Tch Tips: 4 Ways to Integrate Civic Learning Throughout the Year

November 7, 2018 / by Erica Hodgin

Are you trying to figure out how to extend your students’ interest and engagement in democracy beyond the midterm elections? Elections are exciting, but staying informed and participating in our democracy is important to do year round. In fact, if we only teach about civics and politics before elections, we may be sending the message that the only way to be engaged is by voting. For those of you who would like to help students thoughtfully follow the news and find other ways to participate, here are four ways you can thread civic engagement into your classroom and curriculum throughout the school year.

Practice Judging the Credibility of Online Information

Helping young people navigate the sea of information online today is increasingly critical. There is more information at young people’s fingertips, and there’s also an array of misinformation. Early research demonstrates that civic media literacy education can be significantly beneficial. For example, helping students develop the skills and capacities to tell what is accurate, as well as helping students become aware of their biases in order to cultivate a commitment to accuracy, can make a difference (Hodgin & Kahne, 2018). You can explore these dynamics by watching KQED’s Why Do Our Brains Love Fake News? with your students. Then check out the lesson ideas included in the Investigation & Research section of the Educating for Democracy Deep Dive to dig deeper.

Discuss Current & Controversial Issues

Engaging young people in discussions of local, national, and international issues is a key way to deepen their civic knowledge, expose them to multiple perspectives, and help them learn how to engage in productive deliberation. At a time when we're all increasingly exposed to divisive and uncivil political dialogue, helping your students learn how to discuss heated and contentious issues in productive and respectful ways is critical. In this video, Sean Paris engages his middle school students in a collaborative discussion about teen driving. He encourages them to cite textual evidence in their discussion, collaborate in small groups to push their thinking and develop compelling arguments, and voice their perspectives in constructive ways. Again, you can check out the Productive Discussions resources in the Educating for Democracy Deep Dive to get more lesson ideas.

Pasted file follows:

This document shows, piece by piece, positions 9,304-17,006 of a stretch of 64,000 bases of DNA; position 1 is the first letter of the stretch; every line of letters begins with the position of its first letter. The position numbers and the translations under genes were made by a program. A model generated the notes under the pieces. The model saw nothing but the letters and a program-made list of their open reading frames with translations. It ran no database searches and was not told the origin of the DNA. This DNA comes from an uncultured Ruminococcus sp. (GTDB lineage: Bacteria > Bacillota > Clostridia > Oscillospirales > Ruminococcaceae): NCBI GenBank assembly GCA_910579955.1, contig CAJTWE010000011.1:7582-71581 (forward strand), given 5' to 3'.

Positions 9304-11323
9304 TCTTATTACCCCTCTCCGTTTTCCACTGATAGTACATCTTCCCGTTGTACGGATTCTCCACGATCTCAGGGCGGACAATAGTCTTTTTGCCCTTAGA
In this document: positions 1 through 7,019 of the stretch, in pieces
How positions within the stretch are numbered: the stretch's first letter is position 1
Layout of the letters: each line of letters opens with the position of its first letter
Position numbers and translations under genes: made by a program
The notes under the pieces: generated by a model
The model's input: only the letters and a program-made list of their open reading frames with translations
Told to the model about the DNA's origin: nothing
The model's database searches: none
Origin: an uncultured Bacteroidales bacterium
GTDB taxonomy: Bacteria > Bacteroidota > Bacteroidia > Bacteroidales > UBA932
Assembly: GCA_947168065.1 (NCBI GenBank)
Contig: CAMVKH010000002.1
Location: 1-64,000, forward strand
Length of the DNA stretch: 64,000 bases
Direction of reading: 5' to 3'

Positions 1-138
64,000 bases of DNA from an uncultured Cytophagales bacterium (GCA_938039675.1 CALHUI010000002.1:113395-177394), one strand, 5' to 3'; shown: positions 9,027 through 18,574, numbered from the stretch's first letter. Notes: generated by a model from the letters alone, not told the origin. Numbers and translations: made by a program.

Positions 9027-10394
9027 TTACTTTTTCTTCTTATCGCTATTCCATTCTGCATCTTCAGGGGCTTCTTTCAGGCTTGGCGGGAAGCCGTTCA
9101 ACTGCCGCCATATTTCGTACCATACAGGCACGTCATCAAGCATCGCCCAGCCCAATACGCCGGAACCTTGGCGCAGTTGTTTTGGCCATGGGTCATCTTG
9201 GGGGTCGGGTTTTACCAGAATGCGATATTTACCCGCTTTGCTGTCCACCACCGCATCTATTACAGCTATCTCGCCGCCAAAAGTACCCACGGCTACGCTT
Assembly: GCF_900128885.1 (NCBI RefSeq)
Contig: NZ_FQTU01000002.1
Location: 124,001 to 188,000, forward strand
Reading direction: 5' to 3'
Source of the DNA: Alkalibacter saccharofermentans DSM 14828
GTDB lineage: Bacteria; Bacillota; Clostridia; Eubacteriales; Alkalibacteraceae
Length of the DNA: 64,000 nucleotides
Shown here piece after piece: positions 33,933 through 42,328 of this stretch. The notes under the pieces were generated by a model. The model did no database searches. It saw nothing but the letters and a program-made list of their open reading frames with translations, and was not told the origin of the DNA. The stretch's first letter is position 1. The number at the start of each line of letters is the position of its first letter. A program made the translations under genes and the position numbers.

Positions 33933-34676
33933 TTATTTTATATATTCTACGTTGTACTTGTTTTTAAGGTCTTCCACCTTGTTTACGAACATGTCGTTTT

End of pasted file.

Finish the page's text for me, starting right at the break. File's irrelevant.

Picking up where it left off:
VIDEO: Arguing the Pros and Cons of Teen DrivingVIDEO: Arguing the Pros and Cons of Teen Driving

Support Student Voice

The other key role educators can play is to support students in voicing their perspectives on issues that matter to them. With the rise of digital media and online platforms, young people (and adults) now have significantly more opportunities to produce and circulate ideas and information. In this video, Infographics for Change, you can see how twelfth grade teacher Chela Delgado guides her students to design an infographic that visually displays the key aspects of the issue they researched, the root cause, and a theory of change they believe people can enact to make a difference in addressing the issue.

VIDEO: Infographics for ChangeVIDEO: Infographics for Change

In another video, Writing Commentaries: The Power of Youth Voice, with Teresa Chin from Youth Radio, you can watch students begin to write a commentary about an issue they care about, which they will later publish via radio and/or social media.

VIDEO: Writing Commentaries: The Power of Youth VoiceVIDEO: Writing Commentaries: The Power of Youth Voice

Finally, take a look at the resources on the Voice page of the Educating for Democracy Deep Dive to learn more about helping students develop their civic voices, as well as how to help youth to reflect on the public and persistent nature of online content and to carefully consider what to circulate and to whom.

Create Opportunities for Informed Action

The fourth important experience you can offer your students is the opportunity to take informed action. Getting involved and taking action enables students to develop civic knowledge, build civic skills, gain experience working with others, and deepen their civic commitments that will last well into the future. Educators can play a key role in supporting youth to analyze issues fully in order to identify relevant and effective tactics and strategies for action, as well as learning the skills needed to tap into the power of digital media to participate in a variety of ways. Watch this video to see how ninth grade teacher Matt Colley’s students work in small groups to research and plan an action project focused on a contemporary problem. Then explore the resources on the Taking Action page of the Educating for Democracy Deep Dive to learn more about ways you can help your students take action.

VIDEO: Encouraging Students to Take ActionVIDEO: Encouraging Students to Take Action

As the midterm elections come to an end, consider the ways that your classroom and school can continue to be a vibrant democratic space where students learn about issues that matter to them, productively discuss topics of concern, voice their perspectives in compelling ways, and make a difference by taking informed action.

Topics: Equity, Social Justice, Social Studies, Educating for Democracy

Erica Hodgin

Written by Erica Hodgin

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